Ahhhhh… Greece, the beginning of western civilization. A place I’ve been obsessing over for so long now. I’d see pictures of the beautiful Greek islands, shimmering Mediterranean waters, and the maze-like whitewashed alleys, I’d then start imagining a trip to Greece, but to my dismay that trip got pushed out further and further. The desire to see Greece now became a longing, and that longing turned into an obsession that got way out of control. And this year I knew I had to make Greece happen while the country was somewhat peaceful and while time was on my side because life is unpredictable as we all know it.
Now although Greece’s economy was/is in a crisis, tourism appears to be booming on the Greek Islands, and contrary to what the media & travel agencies say, Mykonos & Santorini are far from reasonable. I was in for a real surprise with the cost of hotels and drinks. Ironically despite Greece’s tanking economy, they do have the world’s most beautiful island – Santorini, and as cliché as I may sound, Santorini is a dream. I have never seen a place so beautiful, so magnificent, so breathtaking in my entire living life.
My dream came true the day I saw Mykonos and then Santorini soon after. I’m finally at peace after visiting Santorini because now I truly feel that I’ve seen it all (somewhat), I just can’t imagine a place that can top Santorini. I’m so grateful I was able to experience Greece, it’s a dream come true! Since I have been researching Greece for the past few years, I consolidated all my knowledge in this post because this is exactly the kind of information I’d wanna know prior to visiting. Hope it helps!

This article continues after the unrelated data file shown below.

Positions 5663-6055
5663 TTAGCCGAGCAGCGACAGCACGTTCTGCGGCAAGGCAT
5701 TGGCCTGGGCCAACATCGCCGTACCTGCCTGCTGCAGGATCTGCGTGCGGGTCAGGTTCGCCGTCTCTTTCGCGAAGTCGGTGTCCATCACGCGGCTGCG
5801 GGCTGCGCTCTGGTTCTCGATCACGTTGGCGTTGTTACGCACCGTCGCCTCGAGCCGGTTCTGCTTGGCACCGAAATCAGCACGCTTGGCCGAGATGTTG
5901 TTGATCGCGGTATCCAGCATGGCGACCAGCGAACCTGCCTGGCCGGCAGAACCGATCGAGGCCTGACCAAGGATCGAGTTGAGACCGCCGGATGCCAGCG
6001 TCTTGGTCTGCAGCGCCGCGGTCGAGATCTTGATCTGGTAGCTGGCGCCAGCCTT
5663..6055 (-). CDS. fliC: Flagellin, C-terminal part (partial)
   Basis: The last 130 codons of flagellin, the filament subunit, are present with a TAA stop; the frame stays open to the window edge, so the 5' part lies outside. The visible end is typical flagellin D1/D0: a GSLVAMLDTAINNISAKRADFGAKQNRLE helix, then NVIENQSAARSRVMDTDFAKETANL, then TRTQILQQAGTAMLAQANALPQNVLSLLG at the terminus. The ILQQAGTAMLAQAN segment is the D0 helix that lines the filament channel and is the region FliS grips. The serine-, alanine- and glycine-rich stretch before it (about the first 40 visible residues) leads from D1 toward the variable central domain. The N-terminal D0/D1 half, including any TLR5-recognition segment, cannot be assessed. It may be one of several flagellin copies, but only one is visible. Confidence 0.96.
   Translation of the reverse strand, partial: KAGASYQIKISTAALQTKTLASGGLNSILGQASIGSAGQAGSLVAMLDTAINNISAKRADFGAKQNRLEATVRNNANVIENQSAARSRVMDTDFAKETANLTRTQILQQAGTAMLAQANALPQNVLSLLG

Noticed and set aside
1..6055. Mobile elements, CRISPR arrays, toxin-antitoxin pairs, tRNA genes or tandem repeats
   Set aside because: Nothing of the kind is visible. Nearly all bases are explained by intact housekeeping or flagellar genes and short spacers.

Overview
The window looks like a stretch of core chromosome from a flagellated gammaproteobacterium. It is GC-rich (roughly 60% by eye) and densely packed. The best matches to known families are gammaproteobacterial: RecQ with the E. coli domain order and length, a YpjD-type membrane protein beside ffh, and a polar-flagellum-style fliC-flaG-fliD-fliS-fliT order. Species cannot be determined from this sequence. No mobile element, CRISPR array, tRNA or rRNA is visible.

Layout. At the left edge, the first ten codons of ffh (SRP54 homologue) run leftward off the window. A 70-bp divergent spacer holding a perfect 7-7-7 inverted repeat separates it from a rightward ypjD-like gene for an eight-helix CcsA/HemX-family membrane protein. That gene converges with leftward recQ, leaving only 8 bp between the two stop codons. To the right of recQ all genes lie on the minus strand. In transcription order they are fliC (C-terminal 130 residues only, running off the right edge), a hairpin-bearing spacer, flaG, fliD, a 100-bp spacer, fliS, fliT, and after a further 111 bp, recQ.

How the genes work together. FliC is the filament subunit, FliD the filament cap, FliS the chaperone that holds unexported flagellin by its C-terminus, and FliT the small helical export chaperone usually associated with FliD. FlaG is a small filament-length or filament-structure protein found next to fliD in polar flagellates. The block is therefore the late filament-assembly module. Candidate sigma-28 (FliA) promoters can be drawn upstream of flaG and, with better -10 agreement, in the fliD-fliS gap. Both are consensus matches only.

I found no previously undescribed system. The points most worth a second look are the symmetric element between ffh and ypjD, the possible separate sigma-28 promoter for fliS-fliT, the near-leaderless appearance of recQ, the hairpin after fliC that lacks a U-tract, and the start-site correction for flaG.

The Greeks are extremely warm and friendly people to the point where I just wanted to give every single person I left behind a big hug. The hotel/restaurant owners truly go out of their way and make sure your every need is met. If you’re lost, people are more than willing to help.
I visited Greece in early September which is probably one of the best times to visit. The weather is perfect and sunny with lows in the 70s and highs in the low 80s. Mykonos had the perfect weather, Santorini was slightly cooler at night, sometimes extremely windy and humid which is probably due to its elevation.
Contrary to popular belief, the Greek Islands are not reasonable whatsoever. Although the country as a whole was/is going thru an economic crisis, from a tourists’ angle, it is very hard to tell what reality is since the Greek Islands are so beautiful, clean, developed, and well maintained. Tourism seems to be booming and there are no signs of business slowing down. Amongst the Greek Islands, Mykonos and Santorini are the most expensive where drinks will run you anywhere from 10 to 13 Euros ($13 to $17 USD), on the other hand entrees are a bit more reasonable typically starting at 8 Euros ($11 USD) and higher, again this depends on the type of restaurant. Anything with a view will be a little more pricy, but I’m not sure why alcohol is always so expensive on the islands.